Connection in the IoT


In the new world of the Internet of Things, can connected devices foster human connection?

I paired with Intel UX research legend, Paul Sorenson, to find out. As part of Intel's New Devices Group, we undertook a project to explore possible consumer uses for connected devices.

Paul led research on the project, and I focused on design. Our first step was to gather input from users. We used William Gaver's work on enhancing the everyday with technology as our inspiration. Paul organized sessions with groups of 12-14 participants each, drawn from Intel employees across many different disciplines, all between  the ages of 34-60. We gave them paper squares with images of everyday objects - keys, clocks, sandals - and asked them to combine these into sets that would each solve a problem they have today. Participants worked alone, and then shared their results with the group.



Participants devised a variety of inventions, with only one persistent commonalty: overwhelmingly, participants explained their inventions in terms of family.


Thinking about family, we pitched ideas to one another. During a lull in the session, Paul happened to mention that his daughter was in Europe, and he missed feeling her presence in the house. I was intrigued with the idea of ambient awareness - the feeling of missing another person sharing your surroundings, rather than actively missing the person themselves. What things evoke nostalgia and place? I thought of snow globes. We decided to solve for the problem of missing presence. We called our solution, Vyou.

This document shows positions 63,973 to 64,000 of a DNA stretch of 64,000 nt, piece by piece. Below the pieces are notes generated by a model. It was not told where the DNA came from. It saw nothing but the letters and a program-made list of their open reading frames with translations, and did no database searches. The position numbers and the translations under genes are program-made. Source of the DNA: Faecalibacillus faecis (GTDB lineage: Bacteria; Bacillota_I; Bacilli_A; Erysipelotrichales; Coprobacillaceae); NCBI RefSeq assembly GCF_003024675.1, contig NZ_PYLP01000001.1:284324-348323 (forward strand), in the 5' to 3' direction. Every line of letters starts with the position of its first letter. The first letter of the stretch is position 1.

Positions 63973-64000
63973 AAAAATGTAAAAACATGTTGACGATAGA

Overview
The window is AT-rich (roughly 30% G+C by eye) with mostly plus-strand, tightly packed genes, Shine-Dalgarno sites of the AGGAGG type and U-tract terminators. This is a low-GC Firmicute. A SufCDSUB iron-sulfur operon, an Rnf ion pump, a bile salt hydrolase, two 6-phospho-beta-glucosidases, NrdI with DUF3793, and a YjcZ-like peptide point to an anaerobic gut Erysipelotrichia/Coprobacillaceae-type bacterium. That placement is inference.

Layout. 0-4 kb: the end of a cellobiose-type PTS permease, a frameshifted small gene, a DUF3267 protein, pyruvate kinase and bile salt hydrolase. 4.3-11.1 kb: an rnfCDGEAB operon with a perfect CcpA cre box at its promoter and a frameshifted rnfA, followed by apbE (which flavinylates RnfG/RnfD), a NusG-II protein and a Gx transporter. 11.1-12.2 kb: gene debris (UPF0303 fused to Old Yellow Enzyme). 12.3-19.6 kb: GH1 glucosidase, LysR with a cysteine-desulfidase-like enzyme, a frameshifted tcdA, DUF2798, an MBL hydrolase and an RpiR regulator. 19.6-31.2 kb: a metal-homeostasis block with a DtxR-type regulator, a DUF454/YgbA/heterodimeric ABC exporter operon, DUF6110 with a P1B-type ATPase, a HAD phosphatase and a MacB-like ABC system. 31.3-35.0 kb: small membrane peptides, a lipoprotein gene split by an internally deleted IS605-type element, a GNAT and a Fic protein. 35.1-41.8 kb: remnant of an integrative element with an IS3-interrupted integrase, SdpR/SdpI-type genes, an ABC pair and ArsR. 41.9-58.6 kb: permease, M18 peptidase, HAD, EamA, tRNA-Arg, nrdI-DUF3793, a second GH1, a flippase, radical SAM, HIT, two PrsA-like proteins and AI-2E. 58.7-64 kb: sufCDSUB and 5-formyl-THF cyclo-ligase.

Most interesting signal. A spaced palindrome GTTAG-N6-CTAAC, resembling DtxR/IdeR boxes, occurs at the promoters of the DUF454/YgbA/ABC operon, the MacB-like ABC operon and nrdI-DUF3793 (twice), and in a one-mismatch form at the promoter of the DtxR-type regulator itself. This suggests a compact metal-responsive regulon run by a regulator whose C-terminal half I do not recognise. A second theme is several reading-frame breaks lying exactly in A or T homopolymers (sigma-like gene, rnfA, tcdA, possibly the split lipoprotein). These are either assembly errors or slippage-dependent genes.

Vyou begins as an alarm clock, in the form of a glass globe. Within the globe is a vision of another place. This vision is a video feed from a tiny camera that sits on the window sill of a faraway family member, pointed at the view from their window. When the alarm goes off, the feed starts. The user can see both whatever is outside their family member's window, as well as time and temperature in both their and their loved one's locations. 

Additional devices, like a watch or wall-hanging, could also receive images. If the remote user wished to send other videos, or sound recordings, they could do so via a mobile app.

While the core functionality provided an effortless, light connection between two family members, a mobile app would allow them to opt in to more direct communication of images, video and audio.